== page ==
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Even With Credit Card Pre-Approval, You Can Still Be Denied

Responding to a pre-approved credit card offer doesn’t mean you’ll necessarily actually get the credit card once you apply. Before you get your hopes up about a great credit card offer, know that you’ll still have to go through the regular qualification process and you could be denied the credit card or approved for one with less attractive terms. The wording is tricky and you’d have to read the fine print on the credit card offer to know this, but credit card pre-approval isn’t guaranteed.

How Pre-Approval Offers Work

Credit card issuers pay lots of money to mail credit card offers and to process applications. It would be unwise for credit card issuers to send offers to every consumer because a significant number wouldn’t qualify. Instead, card issuers narrow down the list so the consumers who do receive the offers are more likely to qualify for the card they’re offered.

One of the ways credit card issuers get this list is through one of the credit bureaus. Since credit bureaus have credit information on nearly every consumer who’s ever had some type of credit account, they’re a great resource for credit card issuers seeking a new customer base.

As part of a particular credit card’s marketing campaign, a card issuer might ask the credit bureau to send a list of consumers who meet certain criteria, say everyone who has a credit score over 720 and at least one major credit card account in good standing. Or, the card issuer may give the credit bureau a list of consumers and ask the bureau to narrow the list based on certain criteria. Then, the credit card issuer sends out a “pre-approved” credit card offer to everyone on that list. Banks can also use their own customer database to find candidates for pre-approved credit card offers.

Once you receive the offer and apply for apply for a pre-approved credit card, the credit card issuer probes deeper into your credit history and other qualification factors to decide whether to approve your application. If you meet the qualifications, then you’ll be approved. However, you could be denied if there’s negative information on your credit report or you don’t meet another criteria, like a minimum income for example.

It’s also possible to be denied for the specific credit card offer you responded to, but approved for a different one. For example, you may get an offer for an 18-month 0% introductory rate, but instead qualify for a 9-month 0% introductory rate.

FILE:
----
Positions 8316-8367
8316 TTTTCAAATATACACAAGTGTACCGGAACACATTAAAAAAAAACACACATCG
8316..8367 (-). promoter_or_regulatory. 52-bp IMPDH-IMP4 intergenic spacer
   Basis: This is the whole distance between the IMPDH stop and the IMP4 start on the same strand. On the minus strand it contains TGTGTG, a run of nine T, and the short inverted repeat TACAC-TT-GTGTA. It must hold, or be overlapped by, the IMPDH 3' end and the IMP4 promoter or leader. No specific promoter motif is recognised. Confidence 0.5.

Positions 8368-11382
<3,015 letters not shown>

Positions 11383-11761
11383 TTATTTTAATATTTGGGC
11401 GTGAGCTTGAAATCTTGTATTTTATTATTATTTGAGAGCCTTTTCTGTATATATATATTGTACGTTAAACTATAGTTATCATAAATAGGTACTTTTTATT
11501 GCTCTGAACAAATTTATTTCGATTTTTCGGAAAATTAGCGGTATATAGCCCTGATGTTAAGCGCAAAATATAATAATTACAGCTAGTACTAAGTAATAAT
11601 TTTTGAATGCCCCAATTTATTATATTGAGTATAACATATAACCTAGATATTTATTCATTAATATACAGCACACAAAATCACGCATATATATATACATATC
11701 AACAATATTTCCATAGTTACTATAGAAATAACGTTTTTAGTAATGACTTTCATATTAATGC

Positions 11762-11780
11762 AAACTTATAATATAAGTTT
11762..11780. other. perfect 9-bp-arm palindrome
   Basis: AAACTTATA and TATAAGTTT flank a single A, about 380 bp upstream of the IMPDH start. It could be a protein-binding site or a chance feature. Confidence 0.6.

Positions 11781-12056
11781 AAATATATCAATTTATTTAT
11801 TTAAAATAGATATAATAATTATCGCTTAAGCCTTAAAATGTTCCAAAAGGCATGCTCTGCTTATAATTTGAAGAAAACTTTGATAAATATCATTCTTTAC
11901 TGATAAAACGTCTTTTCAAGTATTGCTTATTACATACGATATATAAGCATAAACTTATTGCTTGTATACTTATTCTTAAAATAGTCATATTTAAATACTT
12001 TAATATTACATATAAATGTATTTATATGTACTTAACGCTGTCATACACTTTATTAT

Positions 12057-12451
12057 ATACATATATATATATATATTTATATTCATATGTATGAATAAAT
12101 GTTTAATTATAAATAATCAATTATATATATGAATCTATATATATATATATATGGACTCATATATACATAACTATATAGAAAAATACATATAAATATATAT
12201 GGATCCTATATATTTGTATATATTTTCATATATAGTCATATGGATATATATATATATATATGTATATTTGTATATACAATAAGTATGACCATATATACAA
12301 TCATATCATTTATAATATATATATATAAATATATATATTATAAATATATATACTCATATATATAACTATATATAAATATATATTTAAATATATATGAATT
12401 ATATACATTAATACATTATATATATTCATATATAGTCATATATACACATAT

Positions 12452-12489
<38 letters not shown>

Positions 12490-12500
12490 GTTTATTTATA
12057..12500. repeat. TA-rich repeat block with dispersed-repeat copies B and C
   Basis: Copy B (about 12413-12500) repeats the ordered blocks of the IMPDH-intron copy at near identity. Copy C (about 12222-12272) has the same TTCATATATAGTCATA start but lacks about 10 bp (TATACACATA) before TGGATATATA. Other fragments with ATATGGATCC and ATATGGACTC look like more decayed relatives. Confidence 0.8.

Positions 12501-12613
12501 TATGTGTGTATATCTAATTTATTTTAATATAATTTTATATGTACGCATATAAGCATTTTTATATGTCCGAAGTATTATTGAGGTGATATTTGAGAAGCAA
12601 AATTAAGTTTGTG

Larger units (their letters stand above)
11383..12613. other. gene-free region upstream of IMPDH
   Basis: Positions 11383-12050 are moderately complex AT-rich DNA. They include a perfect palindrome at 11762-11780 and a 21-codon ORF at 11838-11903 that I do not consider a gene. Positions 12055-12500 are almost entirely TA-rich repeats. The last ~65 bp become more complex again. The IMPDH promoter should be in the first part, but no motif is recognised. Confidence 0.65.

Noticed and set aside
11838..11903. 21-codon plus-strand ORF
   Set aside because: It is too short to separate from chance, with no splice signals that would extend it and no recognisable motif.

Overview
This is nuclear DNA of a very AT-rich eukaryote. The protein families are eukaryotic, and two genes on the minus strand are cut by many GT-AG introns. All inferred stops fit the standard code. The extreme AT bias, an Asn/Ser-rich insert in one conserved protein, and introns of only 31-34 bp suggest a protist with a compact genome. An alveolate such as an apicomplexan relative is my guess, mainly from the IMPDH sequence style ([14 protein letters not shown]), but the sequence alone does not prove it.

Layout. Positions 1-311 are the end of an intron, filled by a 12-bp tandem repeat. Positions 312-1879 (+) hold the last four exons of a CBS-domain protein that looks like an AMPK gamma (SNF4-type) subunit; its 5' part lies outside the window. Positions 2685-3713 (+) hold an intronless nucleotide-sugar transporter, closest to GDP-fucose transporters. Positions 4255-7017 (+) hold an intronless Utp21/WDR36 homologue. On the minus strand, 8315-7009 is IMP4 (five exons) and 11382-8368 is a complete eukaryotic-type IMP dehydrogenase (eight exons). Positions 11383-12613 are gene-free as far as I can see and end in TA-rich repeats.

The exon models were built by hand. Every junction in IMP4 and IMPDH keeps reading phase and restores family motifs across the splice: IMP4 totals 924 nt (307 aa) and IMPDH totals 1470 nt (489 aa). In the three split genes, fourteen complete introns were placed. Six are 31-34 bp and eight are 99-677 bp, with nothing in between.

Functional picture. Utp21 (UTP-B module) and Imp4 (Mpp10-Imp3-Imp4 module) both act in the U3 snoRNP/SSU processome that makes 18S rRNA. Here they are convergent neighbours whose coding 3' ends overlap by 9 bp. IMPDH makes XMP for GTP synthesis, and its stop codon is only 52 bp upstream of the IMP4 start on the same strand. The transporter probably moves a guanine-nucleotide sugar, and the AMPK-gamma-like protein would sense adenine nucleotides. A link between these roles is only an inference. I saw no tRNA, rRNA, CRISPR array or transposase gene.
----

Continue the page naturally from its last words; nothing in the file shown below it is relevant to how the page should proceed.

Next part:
Pre-Approved Offers and Your Credit Score

When credit card issuers pull your credit report for promotional purposes, they do a “soft” credit inquiry, the type that doesn’t affect your credit score. In fact, those soft credit inquiries only appear on your version of your credit report, not the one other lenders see when checking your credit. If you respond to a pre-approved offer, the credit card issuer will do a “hard” credit inquiry and that kind does show up on your credit report. Too many hard inquiries can adversely affect your credit score, regardless of whether your applications are ultimately approved.

Explanation of a Pre-Approved Offer Denial

Credit card issuers are required to tell you why you were denied for a credit card and automatically give you a free credit score whenever your credit score was a factor in the decision. You’re also entitled a free copy of your credit report when your credit history was the reason for the denial. You’re responsible for requesting this free credit report within 60 days of being denied. These free credit score and credit report disclosure rules apply whenever you make a credit-based application and you’re turned down because of your credit history.

Stop Pre-Approved Offers

You have the right to remove your name from prescreened offer lists – at least the ones provided by the credit bureau. Visit or call 1-888-5-OPT-OUT to opt out for five years or to opt in again if you’re ready to start receiving credit card offers again. The opt out website also has a form that you can complete and mail to opt out permanently.

Opting out won’t stop all pre-approved offers. You may still get offers from companies you already do business with or businesses that get your name from a source other than the credit bureau.

Sources: Federal Trade Commission, Opt Out Services LLC
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Sunday, 12 July 2020

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